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Indiana can export poultry
products again after avian flu
By Michele F. Mihaljevich
Indiana Correspondent

INDIANAPOLIS – Indiana can once again export its poultry products worldwide as no new cases of avian flu have been reported in commercial poultry flocks in the state in more than three months, according to the Indiana State Board of Animal Health (BOAH).
Indiana’s – and the nation’s – first case of highly pathogenic avian influenza (HPAI) this year was found in a commercial turkey flock in Dubois County in February. The disease later spread to other turkey operations in the county and in Greene County. Commercial duck flocks were also infected in Elkhart County. The state’s last case in a commercial flock was confirmed April 20 at a duck operation in the county.
In all, nine commercial premises (six turkey, three duck) were impacted statewide, BOAH said. More than 171,000 turkeys and 17,000 ducks were destroyed.
Last week, BOAH announced the state was HPAI-free, meaning international trade for Indiana poultry products can be restored. To be declared HPAI-free, 28 days must have passed since the last poultry operation in the state with positive cases was released from quarantine, said Denise Derrer Spears, BOAH public information director.
To be released from quarantine, operations must complete virus elimination measures such as cleaning and disinfecting, she explained.
All control areas and surveillance zones established after positive cases were found have been released, BOAH said.
Spears cautioned that the HPAI-free designation doesn’t mean the state has been given the all-clear from the disease.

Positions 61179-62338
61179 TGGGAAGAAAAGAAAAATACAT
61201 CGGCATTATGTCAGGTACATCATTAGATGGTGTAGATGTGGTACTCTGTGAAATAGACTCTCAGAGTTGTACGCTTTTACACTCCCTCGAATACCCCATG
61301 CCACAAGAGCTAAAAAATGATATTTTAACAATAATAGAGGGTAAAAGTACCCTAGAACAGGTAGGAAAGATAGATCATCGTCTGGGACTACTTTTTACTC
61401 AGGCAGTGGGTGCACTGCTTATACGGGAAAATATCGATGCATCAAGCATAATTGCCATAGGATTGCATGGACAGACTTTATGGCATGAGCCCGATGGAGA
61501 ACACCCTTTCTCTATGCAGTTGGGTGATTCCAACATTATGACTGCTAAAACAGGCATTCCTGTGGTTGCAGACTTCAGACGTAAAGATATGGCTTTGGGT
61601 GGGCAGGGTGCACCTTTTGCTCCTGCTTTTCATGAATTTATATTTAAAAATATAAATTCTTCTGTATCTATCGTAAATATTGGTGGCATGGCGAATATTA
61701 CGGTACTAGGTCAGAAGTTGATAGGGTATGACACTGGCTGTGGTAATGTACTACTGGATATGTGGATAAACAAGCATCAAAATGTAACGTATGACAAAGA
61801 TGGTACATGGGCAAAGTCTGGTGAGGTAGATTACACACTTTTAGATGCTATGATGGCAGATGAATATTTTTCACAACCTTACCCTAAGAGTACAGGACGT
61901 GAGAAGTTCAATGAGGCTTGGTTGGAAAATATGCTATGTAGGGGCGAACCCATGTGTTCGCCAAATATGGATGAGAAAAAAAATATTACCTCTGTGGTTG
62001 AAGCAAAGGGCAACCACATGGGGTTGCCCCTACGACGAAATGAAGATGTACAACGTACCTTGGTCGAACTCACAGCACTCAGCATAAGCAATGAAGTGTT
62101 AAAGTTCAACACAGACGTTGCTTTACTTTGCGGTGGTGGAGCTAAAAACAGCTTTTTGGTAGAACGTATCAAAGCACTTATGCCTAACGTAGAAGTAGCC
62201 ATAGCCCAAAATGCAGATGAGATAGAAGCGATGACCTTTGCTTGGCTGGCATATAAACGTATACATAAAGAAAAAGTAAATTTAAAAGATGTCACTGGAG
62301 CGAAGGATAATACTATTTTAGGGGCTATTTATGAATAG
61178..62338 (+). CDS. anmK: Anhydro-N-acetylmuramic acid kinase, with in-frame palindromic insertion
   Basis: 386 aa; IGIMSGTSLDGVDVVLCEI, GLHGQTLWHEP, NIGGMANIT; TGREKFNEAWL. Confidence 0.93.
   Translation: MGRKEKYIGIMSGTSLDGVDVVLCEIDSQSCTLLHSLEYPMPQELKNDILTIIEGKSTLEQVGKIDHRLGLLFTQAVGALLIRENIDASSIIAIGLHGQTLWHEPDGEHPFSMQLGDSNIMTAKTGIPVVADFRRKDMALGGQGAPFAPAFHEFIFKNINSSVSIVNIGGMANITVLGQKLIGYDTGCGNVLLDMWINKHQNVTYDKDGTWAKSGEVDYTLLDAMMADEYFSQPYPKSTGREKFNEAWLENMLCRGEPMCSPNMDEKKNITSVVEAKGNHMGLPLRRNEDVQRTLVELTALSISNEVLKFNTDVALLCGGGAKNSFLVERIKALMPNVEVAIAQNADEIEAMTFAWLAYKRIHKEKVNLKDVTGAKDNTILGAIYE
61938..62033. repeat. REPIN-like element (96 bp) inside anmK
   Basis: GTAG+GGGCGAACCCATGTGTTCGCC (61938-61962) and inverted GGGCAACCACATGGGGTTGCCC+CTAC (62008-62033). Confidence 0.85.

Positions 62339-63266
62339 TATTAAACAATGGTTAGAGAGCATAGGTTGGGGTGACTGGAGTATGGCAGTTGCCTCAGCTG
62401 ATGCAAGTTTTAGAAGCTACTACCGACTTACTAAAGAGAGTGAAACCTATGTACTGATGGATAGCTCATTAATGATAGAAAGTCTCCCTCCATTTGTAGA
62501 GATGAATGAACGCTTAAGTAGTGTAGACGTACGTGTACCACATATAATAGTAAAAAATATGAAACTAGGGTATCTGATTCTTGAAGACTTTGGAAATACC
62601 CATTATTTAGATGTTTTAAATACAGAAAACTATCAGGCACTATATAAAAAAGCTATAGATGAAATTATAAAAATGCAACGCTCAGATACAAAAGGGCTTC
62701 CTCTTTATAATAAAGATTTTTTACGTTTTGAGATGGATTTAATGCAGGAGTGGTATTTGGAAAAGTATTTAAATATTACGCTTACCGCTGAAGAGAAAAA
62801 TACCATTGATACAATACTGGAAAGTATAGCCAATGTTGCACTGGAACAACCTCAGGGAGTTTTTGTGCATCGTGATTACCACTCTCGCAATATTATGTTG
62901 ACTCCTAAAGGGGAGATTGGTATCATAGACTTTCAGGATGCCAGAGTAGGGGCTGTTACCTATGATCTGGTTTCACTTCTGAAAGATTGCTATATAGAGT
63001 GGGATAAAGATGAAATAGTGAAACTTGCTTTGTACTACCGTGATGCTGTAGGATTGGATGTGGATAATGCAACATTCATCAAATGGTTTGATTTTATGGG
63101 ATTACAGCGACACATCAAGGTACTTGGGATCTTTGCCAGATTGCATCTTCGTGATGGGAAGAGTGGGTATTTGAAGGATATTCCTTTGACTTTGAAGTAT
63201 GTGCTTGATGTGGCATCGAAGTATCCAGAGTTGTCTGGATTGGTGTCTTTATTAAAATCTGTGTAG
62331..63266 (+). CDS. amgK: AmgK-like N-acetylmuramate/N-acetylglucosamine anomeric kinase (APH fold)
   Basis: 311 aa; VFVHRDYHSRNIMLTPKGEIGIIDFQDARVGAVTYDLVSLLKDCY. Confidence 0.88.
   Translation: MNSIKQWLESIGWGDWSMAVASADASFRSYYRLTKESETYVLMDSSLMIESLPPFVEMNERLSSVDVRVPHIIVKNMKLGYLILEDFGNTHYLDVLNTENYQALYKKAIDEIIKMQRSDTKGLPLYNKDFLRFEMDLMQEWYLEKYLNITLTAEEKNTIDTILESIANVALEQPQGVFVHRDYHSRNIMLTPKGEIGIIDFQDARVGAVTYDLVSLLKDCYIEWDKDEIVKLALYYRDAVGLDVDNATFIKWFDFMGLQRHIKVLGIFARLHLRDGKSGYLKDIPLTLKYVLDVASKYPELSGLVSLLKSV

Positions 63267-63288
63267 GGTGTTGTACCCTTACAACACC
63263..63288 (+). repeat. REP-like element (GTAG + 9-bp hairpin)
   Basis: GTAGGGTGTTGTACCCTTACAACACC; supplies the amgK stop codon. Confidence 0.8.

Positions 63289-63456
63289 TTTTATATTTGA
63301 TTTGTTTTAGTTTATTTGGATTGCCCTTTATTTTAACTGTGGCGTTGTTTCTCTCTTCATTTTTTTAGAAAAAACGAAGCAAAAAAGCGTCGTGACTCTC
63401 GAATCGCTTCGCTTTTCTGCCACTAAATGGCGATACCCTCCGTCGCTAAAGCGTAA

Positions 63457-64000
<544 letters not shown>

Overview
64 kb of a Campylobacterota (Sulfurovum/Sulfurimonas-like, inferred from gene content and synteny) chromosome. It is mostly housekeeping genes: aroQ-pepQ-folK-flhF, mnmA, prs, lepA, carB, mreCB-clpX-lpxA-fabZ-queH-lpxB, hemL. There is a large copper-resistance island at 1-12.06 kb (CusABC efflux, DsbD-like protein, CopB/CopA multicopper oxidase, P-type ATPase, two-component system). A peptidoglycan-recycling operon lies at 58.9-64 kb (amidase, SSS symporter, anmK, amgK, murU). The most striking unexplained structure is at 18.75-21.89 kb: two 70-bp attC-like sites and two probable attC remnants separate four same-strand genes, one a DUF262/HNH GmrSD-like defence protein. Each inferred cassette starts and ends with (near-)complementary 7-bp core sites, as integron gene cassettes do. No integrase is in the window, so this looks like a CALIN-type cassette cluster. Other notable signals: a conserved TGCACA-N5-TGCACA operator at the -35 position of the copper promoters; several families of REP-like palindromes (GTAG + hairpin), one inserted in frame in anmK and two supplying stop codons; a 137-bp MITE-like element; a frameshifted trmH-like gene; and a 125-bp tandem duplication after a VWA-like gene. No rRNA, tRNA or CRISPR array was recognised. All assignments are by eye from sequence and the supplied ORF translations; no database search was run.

“I don’t know if we can ever claim we’re all clear,” she stated. “This virus is out there in the environment, in the wild bird population. The potential is there (for the virus to return).”
Avian flu was recently confirmed in Florida for the first time and is still active in other parts of the country, Spears said. The disease has been found in 38 states in a variety of species, including waterfowl, raptors, American robins and wild turkeys, BOAH said.
Migrating birds can spread the disease and officials are concerned about the fall, she noted. “Going into fall, we have another migration coming. This virus doesn’t seem to be letting up. It doesn’t seem to be dissipating. We may get another upswing in the fall as birds go on the move again.”
BOAH is urging poultry producers to remain on alert for sudden death in poultry without clinical signs. Other symptoms include lack of energy or appetite, lack of coordination, and swelling and purple discoloration of the head, eyelids, combs or hocks.
“We’re telling commercial flock owners to be aware and to stay vigilant,” Spears said. “Don’t let your guard down.”
Before the 2022 cases, HPAI was last found in commercial poultry nationwide in 2020 and in Indiana in 2016, BOAH said.
HPAI doesn’t present a food safety risk, BOAH said. The disease presents a low risk to the health of the general public, the agency noted, adding rare human infections are possible.
Indiana ranks first in the production of ducks nationwide and third in turkey production, according to BOAH.
8/1/2022